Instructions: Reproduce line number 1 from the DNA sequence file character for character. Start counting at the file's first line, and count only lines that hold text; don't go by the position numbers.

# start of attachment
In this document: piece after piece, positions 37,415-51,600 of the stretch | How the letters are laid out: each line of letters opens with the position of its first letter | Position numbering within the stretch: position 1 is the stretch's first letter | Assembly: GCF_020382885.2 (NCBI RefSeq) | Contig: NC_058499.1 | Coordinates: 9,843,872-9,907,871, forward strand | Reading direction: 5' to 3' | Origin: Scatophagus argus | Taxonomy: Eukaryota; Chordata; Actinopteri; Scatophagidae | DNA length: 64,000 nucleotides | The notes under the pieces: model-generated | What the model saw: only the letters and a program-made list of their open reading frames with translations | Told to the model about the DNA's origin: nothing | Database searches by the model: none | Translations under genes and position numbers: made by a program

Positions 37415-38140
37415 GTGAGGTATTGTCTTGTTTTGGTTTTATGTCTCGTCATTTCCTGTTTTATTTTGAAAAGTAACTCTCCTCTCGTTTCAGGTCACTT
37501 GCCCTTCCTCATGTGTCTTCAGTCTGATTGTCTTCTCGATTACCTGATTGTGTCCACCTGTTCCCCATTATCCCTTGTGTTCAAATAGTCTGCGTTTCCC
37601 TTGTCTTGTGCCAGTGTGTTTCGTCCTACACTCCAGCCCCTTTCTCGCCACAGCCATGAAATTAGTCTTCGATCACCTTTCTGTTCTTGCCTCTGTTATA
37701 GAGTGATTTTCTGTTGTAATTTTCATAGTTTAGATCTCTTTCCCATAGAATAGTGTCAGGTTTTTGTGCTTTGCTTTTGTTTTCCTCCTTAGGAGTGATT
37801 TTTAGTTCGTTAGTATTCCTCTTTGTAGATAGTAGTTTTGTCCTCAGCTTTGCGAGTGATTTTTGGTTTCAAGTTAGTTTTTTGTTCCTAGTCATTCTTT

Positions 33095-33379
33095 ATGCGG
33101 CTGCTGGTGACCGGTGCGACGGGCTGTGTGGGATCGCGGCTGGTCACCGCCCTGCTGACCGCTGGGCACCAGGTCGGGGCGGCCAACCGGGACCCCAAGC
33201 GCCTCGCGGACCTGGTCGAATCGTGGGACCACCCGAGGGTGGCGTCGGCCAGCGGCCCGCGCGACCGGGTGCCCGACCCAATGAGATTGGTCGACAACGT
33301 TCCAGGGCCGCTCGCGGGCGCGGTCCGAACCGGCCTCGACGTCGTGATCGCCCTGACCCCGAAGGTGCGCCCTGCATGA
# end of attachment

In this document: piece after piece, positions 37,415-51,600 of the stretch | How the letters are laid out: each line of letters opens with the position of its first letter | Position numbering within the stretch: position 1 is the stretch's first letter | Assembly: GCF_020382885.2 (NCBI RefSeq) | Contig: NC_058499.1 | Coordinates: 9,843,872-9,907,871, forward strand | Reading direction: 5' to 3' | Origin: Scatophagus argus | Taxonomy: Eukaryota; Chordata; Actinopteri; Scatophagidae | DNA length: 64,000 nucleotides | The notes under the pieces: model-generated | What the model saw: only the letters and a program-made list of their open reading frames with translations | Told to the model about the DNA's origin: nothing | Database searches by the model: none | Translations under genes and position numbers: made by a program